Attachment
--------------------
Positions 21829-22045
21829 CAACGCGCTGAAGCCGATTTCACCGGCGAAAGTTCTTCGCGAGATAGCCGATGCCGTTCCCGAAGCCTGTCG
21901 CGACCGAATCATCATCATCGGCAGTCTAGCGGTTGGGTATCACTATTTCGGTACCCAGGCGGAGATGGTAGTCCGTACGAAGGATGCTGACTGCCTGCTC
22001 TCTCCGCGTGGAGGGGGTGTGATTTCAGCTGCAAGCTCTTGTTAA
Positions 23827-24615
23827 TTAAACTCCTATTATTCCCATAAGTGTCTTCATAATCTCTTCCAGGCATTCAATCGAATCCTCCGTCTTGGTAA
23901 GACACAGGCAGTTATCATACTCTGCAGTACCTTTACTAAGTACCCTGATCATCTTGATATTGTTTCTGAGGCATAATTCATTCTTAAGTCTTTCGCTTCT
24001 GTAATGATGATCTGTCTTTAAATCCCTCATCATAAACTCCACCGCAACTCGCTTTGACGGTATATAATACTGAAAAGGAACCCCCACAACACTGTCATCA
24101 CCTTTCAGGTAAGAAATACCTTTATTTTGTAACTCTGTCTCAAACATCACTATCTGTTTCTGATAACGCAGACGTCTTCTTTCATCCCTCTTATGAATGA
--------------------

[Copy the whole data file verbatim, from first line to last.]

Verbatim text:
Positions 21829-22045
21829 CAACGCGCTGAAGCCGATTTCACCGGCGAAAGTTCTTCGCGAGATAGCCGATGCCGTTCCCGAAGCCTGTCG
21901 CGACCGAATCATCATCATCGGCAGTCTAGCGGTTGGGTATCACTATTTCGGTACCCAGGCGGAGATGGTAGTCCGTACGAAGGATGCTGACTGCCTGCTC
22001 TCTCCGCGTGGAGGGGGTGTGATTTCAGCTGCAAGCTCTTGTTAA
Positions 23827-24615
23827 TTAAACTCCTATTATTCCCATAAGTGTCTTCATAATCTCTTCCAGGCATTCAATCGAATCCTCCGTCTTGGTAA
23901 GACACAGGCAGTTATCATACTCTGCAGTACCTTTACTAAGTACCCTGATCATCTTGATATTGTTTCTGAGGCATAATTCATTCTTAAGTCTTTCGCTTCT
24001 GTAATGATGATCTGTCTTTAAATCCCTCATCATAAACTCCACCGCAACTCGCTTTGACGGTATATAATACTGAAAAGGAACCCCCACAACACTGTCATCA
24101 CCTTTCAGGTAAGAAATACCTTTATTTTGTAACTCTGTCTCAAACATCACTATCTGTTTCTGATAACGCAGACGTCTTCTTTCATCCCTCTTATGAATGA